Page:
Maybe best known for their distinctive circus-like bark, California sea lions are so called because of their breeding grounds in California's Channel Islands. They are smaller and more vocal than the Steller's sea lions that haul out alongside them in the offshore waters of the Olympic Peninsula. Though usually darker in color than Steller's sea lions, California adult males are further distinguished by a prominent crest on their head.
The Olympic coast lies along the migratory path of both California and Steller's sea lions. On the way to foraging areas in the Strait of Juan de Fuca, California sea lions feed in the coastal waters in the late summer and early fall. They haul out in masses on the abundant offshore rocks, amiably alongside their larger cousins. These whiskered creatures are often visible on the islands off the coast of Cape Flattery and Cape Alava, arriving in late summer or early fall, and often staying through spring.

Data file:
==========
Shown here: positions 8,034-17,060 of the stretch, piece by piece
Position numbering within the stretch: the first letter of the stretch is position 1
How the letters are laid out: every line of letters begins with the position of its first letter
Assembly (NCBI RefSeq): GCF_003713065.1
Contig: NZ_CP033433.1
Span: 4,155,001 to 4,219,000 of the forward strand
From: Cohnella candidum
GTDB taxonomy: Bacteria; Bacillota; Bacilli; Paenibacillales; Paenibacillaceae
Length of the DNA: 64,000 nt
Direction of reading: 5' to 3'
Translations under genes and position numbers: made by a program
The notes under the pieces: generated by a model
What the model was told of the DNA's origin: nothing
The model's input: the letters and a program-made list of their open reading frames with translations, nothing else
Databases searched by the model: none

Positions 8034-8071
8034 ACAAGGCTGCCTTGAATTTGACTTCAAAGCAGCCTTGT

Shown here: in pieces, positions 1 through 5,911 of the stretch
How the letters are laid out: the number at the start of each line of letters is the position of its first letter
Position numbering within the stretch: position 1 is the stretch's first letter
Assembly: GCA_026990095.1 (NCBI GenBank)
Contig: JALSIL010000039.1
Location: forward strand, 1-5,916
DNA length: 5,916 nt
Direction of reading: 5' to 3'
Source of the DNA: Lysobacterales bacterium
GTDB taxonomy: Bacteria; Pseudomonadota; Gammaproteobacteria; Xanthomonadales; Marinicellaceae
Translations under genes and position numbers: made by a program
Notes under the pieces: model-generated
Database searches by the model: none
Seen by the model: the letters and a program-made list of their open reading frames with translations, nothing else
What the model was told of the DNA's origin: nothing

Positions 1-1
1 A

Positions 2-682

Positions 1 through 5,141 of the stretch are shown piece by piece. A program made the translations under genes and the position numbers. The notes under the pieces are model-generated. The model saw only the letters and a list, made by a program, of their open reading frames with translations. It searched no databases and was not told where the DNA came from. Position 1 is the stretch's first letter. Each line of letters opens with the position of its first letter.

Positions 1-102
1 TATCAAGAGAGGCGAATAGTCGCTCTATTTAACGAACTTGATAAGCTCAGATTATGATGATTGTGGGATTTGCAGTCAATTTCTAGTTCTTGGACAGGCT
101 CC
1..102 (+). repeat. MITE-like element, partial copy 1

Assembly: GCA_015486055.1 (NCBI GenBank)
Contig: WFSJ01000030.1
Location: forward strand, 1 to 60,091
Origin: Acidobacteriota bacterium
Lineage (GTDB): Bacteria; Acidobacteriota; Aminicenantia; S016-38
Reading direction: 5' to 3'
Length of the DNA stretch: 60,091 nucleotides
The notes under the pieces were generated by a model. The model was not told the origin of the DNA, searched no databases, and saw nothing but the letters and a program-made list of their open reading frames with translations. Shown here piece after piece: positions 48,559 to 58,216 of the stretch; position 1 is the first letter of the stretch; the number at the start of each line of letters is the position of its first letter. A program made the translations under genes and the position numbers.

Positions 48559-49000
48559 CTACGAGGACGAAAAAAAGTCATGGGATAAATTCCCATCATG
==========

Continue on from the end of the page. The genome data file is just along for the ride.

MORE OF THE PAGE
California sea lions feed mainly on squid, smelt, codfish, rockfish, and most other available fish.